Graph Gopher: The Neo4j Browser Built on Swift for Your iOS Device [Community Post]

Learn about the Neo4j Browser for your iPhone or iPad built using the Swift programming languageGraph Gopher is a Neo4j browser for iPhone that was recently released to the App Store.

Graph Gopher lets you interact natively with your Neo4j graphs through easy browsing and quick entry for new nodes and relationships. It gives you a full Cypher client at your fingertips and fast editing of your existing data.

Browsing Neo4j using Graph Gopher

Start by browsing labelled nodes or relationships or their property keys

A custom Cypher client for Neo4j on iOS using Graph Gopher

A full Cypher client ready at your fingertips

Add a node or relationship to Neo4j on iOS using Graph Gopher

Quickly add new nodes and relationships

Edit nodes and relationships in Neo4j on iOS using Graph Gopher

Easily edit nodes and relationships

See what graph relationships share a common property key in Neo4j

See what relationships share a common property key, in this case createdDate

How Graph Gopher Got Started

Graph Gopher came out of a few questions I explored. First of all, I was exploring different ways to browse the graphs stored in my Neo4j graph database. The graph visualization of a Cypher query approach we know from the Neo4j web interface was an alternative, but I thought it required quite a bit of the user to start exploring it, and it was perhaps not as good a fit on a phone-sized device.

After spending a lot of time trying to adapt that, I found that the classic navigation interface was one I thought worked well for exploring the graph. To me, the navigation interface looks a lot like Gopher, the navigation paradigm we used to explore the internet before web browsers, and hence the name was born.

Building Graph Gopher in Swift

The second road to Graph Gopher was that Swift – a language used to write iOS apps – had become open source, and it was starting to be used to write server applications. While databases like MySQL and SQLite were available and used by many, Neo4j was absent.

I knew I could do something about that, and joined Cory Wiles’s Theo project in late 2016. After completing the Swift 3.0 transition together with him, I implemented Bolt support for 3.1 and 3.2.

For version 4.0, I improved the API, made it support Swift 4, and made it a lot easier to use. I used the development of Graph Gopher to validate the work done there, and Graph Gopher is a great demonstration of what you can do with Theo. Along the way, other developers started using the betas of Theo 4, giving me great feedback.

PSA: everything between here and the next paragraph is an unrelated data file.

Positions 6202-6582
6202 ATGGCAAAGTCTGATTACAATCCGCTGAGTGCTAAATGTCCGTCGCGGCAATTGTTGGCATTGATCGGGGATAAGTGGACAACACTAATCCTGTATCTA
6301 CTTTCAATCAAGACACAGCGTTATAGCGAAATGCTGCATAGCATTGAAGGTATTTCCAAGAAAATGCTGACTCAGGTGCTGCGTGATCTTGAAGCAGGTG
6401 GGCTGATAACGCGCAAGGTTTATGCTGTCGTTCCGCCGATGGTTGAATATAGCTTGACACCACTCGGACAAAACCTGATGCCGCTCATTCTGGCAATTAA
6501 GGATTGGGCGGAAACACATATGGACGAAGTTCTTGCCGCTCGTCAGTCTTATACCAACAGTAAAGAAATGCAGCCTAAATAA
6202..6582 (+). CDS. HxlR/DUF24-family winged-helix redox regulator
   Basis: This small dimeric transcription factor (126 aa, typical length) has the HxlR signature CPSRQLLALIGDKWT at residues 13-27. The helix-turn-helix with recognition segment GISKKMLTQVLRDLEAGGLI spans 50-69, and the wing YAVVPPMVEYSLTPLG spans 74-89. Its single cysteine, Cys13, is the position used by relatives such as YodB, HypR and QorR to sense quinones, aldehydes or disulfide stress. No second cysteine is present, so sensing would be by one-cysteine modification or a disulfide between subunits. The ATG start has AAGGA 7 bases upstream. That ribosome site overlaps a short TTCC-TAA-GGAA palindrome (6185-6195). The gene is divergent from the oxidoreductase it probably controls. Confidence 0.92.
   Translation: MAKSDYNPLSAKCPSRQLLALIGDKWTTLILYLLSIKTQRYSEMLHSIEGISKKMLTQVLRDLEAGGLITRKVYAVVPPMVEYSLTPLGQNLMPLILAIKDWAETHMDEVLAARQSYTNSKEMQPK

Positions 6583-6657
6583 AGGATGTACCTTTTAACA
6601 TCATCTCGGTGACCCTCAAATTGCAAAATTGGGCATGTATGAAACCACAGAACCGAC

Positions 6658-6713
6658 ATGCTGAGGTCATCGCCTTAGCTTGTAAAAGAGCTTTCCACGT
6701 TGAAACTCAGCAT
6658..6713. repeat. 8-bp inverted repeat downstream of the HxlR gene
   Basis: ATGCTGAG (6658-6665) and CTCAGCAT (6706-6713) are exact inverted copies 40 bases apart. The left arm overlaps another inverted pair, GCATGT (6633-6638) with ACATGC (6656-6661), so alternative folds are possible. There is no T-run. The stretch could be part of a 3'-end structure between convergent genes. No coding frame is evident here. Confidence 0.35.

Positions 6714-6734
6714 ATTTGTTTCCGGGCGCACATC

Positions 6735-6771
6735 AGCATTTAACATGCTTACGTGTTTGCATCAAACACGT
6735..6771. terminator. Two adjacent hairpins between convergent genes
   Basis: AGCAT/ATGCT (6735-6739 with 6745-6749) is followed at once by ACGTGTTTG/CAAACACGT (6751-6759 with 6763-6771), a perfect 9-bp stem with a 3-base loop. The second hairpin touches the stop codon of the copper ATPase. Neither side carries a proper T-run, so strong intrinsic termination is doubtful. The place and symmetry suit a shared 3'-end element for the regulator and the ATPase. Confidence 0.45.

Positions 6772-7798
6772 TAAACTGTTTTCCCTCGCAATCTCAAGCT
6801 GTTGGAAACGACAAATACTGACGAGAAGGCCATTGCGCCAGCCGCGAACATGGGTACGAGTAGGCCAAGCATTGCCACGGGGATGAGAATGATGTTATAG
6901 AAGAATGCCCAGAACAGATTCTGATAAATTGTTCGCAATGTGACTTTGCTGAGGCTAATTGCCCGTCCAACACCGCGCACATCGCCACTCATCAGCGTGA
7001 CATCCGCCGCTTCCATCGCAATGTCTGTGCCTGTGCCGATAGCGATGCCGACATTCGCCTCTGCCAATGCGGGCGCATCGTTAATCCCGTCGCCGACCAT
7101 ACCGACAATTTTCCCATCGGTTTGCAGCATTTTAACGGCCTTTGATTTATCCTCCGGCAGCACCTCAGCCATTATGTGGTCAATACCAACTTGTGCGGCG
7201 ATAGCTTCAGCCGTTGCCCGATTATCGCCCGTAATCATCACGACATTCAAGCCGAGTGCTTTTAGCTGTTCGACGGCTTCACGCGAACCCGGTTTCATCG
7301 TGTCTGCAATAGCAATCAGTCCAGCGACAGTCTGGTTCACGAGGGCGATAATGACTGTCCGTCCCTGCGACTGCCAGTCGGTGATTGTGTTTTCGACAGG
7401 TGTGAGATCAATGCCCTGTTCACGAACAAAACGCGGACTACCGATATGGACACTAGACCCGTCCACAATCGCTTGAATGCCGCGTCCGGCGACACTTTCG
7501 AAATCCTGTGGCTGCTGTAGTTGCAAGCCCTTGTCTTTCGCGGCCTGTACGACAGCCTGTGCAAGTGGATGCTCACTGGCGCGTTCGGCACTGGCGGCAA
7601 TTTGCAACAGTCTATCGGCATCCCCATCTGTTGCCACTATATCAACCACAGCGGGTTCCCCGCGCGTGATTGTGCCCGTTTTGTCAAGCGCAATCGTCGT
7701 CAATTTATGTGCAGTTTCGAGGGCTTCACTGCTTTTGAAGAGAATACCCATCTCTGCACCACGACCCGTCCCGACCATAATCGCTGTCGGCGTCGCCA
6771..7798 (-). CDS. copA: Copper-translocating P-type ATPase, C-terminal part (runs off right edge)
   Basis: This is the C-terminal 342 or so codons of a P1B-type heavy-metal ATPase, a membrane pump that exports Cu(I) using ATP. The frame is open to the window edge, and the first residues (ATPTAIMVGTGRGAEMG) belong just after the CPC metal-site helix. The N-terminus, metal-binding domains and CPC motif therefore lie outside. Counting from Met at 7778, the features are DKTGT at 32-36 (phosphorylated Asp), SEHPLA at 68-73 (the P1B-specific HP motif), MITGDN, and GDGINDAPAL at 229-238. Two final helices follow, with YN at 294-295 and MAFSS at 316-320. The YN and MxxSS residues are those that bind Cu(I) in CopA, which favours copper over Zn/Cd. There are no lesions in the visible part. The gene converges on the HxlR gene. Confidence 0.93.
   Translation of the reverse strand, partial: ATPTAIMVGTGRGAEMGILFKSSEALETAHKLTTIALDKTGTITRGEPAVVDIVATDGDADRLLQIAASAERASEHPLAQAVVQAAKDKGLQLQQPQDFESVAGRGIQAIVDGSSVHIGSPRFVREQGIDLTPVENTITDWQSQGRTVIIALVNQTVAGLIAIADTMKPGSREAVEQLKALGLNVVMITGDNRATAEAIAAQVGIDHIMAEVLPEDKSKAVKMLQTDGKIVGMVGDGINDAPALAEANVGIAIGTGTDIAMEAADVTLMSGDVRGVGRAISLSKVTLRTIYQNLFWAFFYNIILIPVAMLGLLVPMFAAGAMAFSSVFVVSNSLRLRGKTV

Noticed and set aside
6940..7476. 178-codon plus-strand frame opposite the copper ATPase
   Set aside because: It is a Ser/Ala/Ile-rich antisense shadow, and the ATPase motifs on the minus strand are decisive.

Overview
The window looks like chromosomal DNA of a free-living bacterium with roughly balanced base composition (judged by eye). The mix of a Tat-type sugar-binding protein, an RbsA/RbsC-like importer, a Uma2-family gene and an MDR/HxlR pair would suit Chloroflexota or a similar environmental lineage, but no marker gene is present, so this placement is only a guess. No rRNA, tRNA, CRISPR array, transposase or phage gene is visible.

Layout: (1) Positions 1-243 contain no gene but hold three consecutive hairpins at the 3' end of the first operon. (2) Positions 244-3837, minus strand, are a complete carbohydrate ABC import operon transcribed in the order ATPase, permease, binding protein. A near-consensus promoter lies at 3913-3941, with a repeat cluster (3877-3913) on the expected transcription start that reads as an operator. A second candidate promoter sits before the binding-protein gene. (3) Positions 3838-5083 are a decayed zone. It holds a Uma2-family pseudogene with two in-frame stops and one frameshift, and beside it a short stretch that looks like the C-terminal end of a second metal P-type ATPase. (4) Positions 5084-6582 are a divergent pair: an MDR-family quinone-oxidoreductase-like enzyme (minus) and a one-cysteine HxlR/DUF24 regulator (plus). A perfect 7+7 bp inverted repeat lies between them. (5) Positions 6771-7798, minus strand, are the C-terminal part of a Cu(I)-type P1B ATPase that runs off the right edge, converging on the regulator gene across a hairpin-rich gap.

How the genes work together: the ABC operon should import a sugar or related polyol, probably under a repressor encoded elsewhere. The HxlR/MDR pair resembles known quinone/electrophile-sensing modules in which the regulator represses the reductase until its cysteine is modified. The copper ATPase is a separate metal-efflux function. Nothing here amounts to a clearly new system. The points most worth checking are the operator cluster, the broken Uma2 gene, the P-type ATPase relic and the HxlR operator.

Faster than the Neo4j Browser and Available Wherever You Need It

An ambition for Graph Gopher was to be way faster to load and use than than loading up the web interface in a browser tab and and interacting with your Neo4j instance that way. In practice it has been no match: it is a very convenient tool. Even though I use a Mac all through my working day, I still access my Neo4j instances primarily through Graph Gopher.

The exception to this is when I write longer Cypher statements as part of my development work, but I have gotten good feedback on how to improve this. Look forward to updates here in the coming versions.

In practice, Graph Gopher makes it so that you always have your Neo4j instance available to you. It helps you add or edit nodes and relationships, prototype ideas and look up queries from your couch, coming out of the shower, on the train, or wherever you are. That is wonderfully powerful.

Another important feature is multi-device support. I use both an iPhone and an iPad, and I know people will use it on both work and private devices. Therefore it was important to me that session configuration was effortlessly transferred between devices, as well as favourite nodes. This has been implemented using iCloud, so that if you add a new instance configuration on one device, it will be available to all devices using the same iCloud account. Likewise, when you favourite.

Unique to mobile devices is connectivity, and a lot of work was done to help Graph Gopher keep a stable connection over flaky network connections. If the connection still drops, it will reconnect to allow you to continue working where you left off.

The Future of Graph Gopher

The road forward with Graph Gopher will be exciting. Now that it is out, I get contacted by people in situations I hadn’t imagined at all. Where people use it will be the primary driver of what features get added and how it will evolve. I would absolutely love to hear back from you how you use it, or how you would like to use it.

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